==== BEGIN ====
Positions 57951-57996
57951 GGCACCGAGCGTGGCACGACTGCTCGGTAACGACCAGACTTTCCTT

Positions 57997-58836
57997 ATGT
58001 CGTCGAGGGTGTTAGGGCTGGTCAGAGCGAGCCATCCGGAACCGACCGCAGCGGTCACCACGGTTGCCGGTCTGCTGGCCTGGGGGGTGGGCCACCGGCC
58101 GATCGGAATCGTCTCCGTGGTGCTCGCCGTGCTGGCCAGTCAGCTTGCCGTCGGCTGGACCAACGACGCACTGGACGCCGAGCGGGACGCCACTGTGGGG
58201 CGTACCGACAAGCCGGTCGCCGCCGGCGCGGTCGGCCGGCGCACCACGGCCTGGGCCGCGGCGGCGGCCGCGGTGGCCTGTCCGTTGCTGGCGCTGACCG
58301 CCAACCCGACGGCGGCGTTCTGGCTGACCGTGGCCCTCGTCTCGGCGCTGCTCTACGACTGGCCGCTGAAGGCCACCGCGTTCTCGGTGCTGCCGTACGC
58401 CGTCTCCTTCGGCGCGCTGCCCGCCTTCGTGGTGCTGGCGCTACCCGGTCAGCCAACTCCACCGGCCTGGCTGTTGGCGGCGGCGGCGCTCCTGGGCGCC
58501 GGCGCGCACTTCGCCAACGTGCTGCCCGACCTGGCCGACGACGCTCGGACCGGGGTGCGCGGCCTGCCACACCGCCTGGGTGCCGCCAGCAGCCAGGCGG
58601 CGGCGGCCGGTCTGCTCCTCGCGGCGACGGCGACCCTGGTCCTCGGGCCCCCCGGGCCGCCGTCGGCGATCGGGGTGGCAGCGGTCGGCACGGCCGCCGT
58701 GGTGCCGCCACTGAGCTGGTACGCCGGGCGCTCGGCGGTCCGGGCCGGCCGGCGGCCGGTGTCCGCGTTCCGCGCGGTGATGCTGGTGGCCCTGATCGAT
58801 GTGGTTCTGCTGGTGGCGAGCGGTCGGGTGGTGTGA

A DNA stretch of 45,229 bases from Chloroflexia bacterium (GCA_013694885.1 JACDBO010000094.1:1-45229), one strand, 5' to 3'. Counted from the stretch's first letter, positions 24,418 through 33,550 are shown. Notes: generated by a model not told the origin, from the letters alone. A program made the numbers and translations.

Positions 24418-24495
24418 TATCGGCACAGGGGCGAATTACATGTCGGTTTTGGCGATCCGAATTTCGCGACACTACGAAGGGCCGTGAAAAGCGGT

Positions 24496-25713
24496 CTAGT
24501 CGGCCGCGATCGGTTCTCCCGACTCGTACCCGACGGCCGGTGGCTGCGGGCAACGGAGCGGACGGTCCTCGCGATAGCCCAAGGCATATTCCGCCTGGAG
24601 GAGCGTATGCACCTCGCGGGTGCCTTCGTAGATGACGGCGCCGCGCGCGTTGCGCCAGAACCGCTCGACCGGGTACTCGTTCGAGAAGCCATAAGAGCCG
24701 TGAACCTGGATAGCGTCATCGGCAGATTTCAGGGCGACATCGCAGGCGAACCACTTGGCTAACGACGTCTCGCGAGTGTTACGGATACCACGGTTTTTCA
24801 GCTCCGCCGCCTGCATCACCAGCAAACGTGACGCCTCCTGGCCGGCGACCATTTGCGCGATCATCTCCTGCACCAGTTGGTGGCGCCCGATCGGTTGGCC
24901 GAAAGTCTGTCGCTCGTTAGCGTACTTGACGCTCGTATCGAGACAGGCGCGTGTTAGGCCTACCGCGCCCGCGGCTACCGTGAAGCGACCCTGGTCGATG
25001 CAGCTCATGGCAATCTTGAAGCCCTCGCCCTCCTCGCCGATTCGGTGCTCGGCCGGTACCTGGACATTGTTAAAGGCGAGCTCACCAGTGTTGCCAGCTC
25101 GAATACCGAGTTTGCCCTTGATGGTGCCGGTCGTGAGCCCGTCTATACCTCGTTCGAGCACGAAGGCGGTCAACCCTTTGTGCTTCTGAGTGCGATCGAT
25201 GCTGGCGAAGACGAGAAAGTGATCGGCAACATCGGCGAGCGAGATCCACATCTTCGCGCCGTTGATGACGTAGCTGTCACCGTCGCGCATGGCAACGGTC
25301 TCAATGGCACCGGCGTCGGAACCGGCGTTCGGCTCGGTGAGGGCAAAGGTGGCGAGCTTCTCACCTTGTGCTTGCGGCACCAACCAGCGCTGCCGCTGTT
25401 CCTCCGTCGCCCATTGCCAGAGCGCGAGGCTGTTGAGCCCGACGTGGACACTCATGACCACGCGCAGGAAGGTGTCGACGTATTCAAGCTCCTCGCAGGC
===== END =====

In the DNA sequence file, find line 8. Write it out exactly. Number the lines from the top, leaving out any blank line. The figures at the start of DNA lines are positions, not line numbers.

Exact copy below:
58301 CCAACCCGACGGCGGCGTTCTGGCTGACCGTGGCCCTCGTCTCGGCGCTGCTCTACGACTGGCCGCTGAAGGCCACCGCGTTCTCGGTGCTGCCGTACGC